Trump-appointed justice could signal major Supreme Court shift on abortion

By Lawrence Hurley

WASHINGTON (Reuters) – With President Donald Trump poised to nominate a U.S. Supreme Court justice to fill the vacancy created by the death of liberal icon Ruth Bader Ginsburg, a new 6-3 conservative majority could be emboldened to roll back abortion rights.

The ultimate objective for U.S. conservative activists for decades has been to overturn the landmark 1973 Roe v. Wade decision that legalized abortion nationwide. But short of that, there are other options the court has in curtailing abortion rights.

Republican-led states including Ohio, Georgia, Missouri, Arkansas and Alabama have passed a variety of abortion restrictions in recent years. Some that seek to ban abortion at an early stage of pregnancy are still being litigated in lower courts and could reach the justices relatively soon.

Abortion is one the most divisive issues in the United States. Conservative opposition to it has been a driving force behind Republicans, including Trump, making a high priority of judicial appointments in recent years.

“Roe v. Wade is on the line in a way it never has been before,” said Julie Rikelman, a lawyer with the Center for Reproductive Rights, which regularly challenges abortion restrictions.

Even if Roe is not overturned, “we could be in a situation where the court is upholding even more restrictions on abortion,” Rikelman added.

Trump has said he intends to announce his nomination on Saturday, with conservative appeals court judges Amy Coney Barrett and Barbara Lagoa considered the frontrunners to be named to succeed Ginsburg, who was a strong defender of abortion rights. Ginsburg died on Friday at age 87.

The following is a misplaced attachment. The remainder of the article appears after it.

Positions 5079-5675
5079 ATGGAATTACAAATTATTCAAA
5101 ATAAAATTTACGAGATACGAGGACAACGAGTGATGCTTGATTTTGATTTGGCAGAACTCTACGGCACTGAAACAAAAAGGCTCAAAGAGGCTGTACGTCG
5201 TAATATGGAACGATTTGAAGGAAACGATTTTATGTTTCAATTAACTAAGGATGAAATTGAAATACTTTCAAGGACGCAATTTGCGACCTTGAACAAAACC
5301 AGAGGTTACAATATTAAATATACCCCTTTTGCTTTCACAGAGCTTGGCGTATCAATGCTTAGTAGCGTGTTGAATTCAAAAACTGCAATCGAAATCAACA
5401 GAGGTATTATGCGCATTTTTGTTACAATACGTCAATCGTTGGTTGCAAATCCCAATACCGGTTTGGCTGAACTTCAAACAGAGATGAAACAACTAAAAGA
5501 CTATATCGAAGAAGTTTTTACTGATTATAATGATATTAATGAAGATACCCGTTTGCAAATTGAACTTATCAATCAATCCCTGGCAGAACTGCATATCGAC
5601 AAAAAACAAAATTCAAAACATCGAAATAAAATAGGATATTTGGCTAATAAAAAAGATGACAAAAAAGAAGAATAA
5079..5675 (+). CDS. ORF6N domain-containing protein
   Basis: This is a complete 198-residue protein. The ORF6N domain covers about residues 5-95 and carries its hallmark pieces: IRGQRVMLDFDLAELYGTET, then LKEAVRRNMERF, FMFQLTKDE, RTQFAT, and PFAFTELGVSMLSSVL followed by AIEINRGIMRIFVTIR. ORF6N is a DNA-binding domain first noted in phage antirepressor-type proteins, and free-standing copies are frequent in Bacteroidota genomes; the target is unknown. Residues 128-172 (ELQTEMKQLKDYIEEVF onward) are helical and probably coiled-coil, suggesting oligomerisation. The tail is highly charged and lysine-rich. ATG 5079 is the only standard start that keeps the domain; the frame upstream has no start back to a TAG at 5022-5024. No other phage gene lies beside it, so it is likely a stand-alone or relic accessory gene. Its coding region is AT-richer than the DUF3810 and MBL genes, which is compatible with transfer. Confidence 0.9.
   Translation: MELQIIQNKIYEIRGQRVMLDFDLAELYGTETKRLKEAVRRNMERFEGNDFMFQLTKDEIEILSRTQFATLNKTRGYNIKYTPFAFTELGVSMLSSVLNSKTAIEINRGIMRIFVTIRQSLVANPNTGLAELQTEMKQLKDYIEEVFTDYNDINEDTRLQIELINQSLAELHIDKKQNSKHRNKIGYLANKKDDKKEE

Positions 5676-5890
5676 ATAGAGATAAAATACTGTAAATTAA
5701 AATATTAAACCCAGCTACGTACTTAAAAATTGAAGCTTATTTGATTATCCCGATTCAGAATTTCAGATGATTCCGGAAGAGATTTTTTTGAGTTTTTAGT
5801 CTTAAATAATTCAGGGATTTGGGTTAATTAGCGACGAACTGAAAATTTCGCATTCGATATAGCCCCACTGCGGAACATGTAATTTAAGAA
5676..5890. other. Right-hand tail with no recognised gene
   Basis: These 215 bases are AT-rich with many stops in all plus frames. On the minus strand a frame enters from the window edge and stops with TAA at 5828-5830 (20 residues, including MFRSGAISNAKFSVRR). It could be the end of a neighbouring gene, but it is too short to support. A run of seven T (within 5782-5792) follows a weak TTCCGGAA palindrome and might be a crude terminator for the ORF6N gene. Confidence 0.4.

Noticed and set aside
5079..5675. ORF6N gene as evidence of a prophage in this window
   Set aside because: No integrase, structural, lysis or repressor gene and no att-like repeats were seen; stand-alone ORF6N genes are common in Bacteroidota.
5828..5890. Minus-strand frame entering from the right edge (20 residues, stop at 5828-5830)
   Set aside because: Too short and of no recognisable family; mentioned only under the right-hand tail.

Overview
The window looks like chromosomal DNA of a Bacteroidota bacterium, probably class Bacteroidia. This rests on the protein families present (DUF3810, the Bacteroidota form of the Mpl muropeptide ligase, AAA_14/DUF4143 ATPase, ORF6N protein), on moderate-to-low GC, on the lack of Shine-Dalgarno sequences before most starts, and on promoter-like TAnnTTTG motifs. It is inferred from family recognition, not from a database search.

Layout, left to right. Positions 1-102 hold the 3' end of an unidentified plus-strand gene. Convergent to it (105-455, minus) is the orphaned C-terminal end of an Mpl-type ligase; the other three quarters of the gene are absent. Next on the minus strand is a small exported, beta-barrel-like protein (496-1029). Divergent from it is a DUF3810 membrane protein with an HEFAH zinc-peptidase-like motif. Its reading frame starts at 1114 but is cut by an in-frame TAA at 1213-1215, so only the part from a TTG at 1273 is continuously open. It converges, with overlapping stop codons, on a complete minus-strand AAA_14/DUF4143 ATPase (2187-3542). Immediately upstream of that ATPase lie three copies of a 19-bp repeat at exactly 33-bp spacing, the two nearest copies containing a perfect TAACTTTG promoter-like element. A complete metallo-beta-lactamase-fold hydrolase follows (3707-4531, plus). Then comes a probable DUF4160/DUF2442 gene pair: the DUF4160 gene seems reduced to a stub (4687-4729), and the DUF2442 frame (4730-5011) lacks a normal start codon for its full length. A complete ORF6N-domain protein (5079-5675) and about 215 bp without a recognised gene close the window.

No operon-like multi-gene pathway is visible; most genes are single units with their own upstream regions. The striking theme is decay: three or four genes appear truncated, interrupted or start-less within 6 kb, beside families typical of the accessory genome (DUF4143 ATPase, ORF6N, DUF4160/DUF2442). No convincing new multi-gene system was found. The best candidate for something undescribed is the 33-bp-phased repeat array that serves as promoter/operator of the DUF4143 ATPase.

The leadership of the Republican-controlled Senate is poised to move forward with the nomination even as Trump seeks re-election on Nov. 3.

Even though the court had a 5-4 conservative majority before Ginsburg’s death, some activists on the right were concerned about Chief Justice John Robert’s incremental approach. Roberts angered conservatives by siding with the court’s liberals in June when the court ruled 5-4 to strike down a Louisiana abortion restriction involving a requirement imposed on doctors who perform the procedure.

Roberts, who wrote a separate opinion explaining his views, signaled he may back other abortion restrictions in future cases but said he felt compelled to strike down Louisiana’s law because the justices just four years earlier had invalidated a similar law in Texas.

Trump vowed during the 2016 presidential campaign to appoint justices who would overturn Roe v. Wade. He already has appointed conservatives Neil Gorsuch and Brett Kavanaugh to the court. Both voted to uphold the Louisiana law.

Anti-abortion groups are pushing for Trump to pick Barrett, a conservative Roman Catholic who he appointed to the Chicago-based 7th U.S. Circuit Court of Appeals in 2017. Although she has not yet ruled directly on abortion as a judge, Barrett has twice signaled opposition to rulings that struck down abortion-related restrictions.

Abortion rights activists have voiced concern that Barrett would vote to overturn Roe v. Wade.